Pubdate: Sun, 27 Mar 2011
Source: San Angelo Standard-Times (TX)
Copyright: 2011 The E.W. Scripps Co.
Author: Robert Sharpe


Regarding Johnny Hickman's Viewpoints column Thursday, the drug war is
largely a war on marijuana smokers.

In 2009, there were 858,405 marijuana arrests in the United States,
almost 90 percent for simple possession. At a time when state and
local governments are laying off police, firefighters and teachers,
this country continues to spend enormous public resources
criminalizing Americans who prefer marijuana to martinis.

The end result of this ongoing culture war is not necessarily lower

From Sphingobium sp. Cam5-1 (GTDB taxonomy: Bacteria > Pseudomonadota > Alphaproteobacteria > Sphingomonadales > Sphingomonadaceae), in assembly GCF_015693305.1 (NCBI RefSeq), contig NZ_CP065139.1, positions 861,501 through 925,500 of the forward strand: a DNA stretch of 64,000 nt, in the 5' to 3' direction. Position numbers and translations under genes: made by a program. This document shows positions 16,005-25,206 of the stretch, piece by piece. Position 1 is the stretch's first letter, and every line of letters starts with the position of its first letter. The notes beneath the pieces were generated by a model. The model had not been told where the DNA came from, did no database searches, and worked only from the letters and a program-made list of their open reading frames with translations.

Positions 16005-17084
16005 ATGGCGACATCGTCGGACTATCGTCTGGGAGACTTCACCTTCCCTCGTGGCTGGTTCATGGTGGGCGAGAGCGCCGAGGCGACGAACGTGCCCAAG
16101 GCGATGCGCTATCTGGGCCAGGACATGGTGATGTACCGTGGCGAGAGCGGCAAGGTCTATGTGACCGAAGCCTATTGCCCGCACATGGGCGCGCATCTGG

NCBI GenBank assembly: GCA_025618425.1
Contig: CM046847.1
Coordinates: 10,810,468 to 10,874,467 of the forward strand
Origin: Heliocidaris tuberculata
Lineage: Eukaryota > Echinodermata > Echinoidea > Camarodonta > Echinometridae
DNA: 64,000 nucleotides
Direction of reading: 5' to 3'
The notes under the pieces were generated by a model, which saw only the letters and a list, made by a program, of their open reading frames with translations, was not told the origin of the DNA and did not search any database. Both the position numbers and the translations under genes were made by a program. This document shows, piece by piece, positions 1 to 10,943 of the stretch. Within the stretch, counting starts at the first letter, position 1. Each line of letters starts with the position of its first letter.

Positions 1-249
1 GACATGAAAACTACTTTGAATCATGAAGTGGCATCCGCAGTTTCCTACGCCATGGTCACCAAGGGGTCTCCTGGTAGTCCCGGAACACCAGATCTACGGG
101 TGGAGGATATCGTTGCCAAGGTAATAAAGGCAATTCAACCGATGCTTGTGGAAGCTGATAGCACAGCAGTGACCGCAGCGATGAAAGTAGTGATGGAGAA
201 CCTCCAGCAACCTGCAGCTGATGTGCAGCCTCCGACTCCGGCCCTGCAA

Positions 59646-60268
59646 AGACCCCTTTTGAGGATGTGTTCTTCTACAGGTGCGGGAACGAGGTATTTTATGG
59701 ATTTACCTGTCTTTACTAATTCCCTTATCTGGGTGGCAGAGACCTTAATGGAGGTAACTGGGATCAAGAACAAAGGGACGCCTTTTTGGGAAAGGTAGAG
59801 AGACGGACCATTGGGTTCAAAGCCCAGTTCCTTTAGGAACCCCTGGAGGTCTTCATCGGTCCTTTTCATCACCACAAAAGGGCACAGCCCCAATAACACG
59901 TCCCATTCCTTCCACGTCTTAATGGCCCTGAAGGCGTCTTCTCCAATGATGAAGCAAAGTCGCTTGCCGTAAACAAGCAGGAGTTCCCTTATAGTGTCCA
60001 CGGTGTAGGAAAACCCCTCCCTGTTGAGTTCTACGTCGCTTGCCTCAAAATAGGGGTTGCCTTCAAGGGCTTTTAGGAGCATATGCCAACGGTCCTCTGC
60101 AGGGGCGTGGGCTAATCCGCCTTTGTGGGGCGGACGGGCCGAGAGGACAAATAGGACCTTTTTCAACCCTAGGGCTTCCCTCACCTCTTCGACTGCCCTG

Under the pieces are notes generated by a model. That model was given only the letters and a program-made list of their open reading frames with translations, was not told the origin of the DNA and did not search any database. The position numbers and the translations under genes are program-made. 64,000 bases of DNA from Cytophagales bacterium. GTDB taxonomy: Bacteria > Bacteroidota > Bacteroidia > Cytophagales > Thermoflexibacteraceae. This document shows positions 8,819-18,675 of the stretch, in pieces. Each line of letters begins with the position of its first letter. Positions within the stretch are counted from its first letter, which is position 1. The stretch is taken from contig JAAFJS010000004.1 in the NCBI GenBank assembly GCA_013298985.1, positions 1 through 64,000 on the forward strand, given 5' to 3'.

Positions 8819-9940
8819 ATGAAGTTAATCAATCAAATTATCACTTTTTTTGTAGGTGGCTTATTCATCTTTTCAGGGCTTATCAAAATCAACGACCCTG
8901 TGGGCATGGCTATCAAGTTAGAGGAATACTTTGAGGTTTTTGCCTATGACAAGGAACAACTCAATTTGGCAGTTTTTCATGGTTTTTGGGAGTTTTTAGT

rates of use.

The U.S. has higher rates of marijuana use than the Netherlands, where
marijuana is legally available. Decriminalization is a long overdue
step in the right direction.

Taxing and regulating marijuana would render the drug war obsolete. As
long as organized crime controls distribution, marijuana consumers
will come into contact with sellers of hard drugs like
methamphetamine, cocaine and heroin. This "gateway" is a direct result
of marijuana prohibition.

Robert Sharpe, policy analyst, Common Sense for Drug Policy,
Arlington, Va.  
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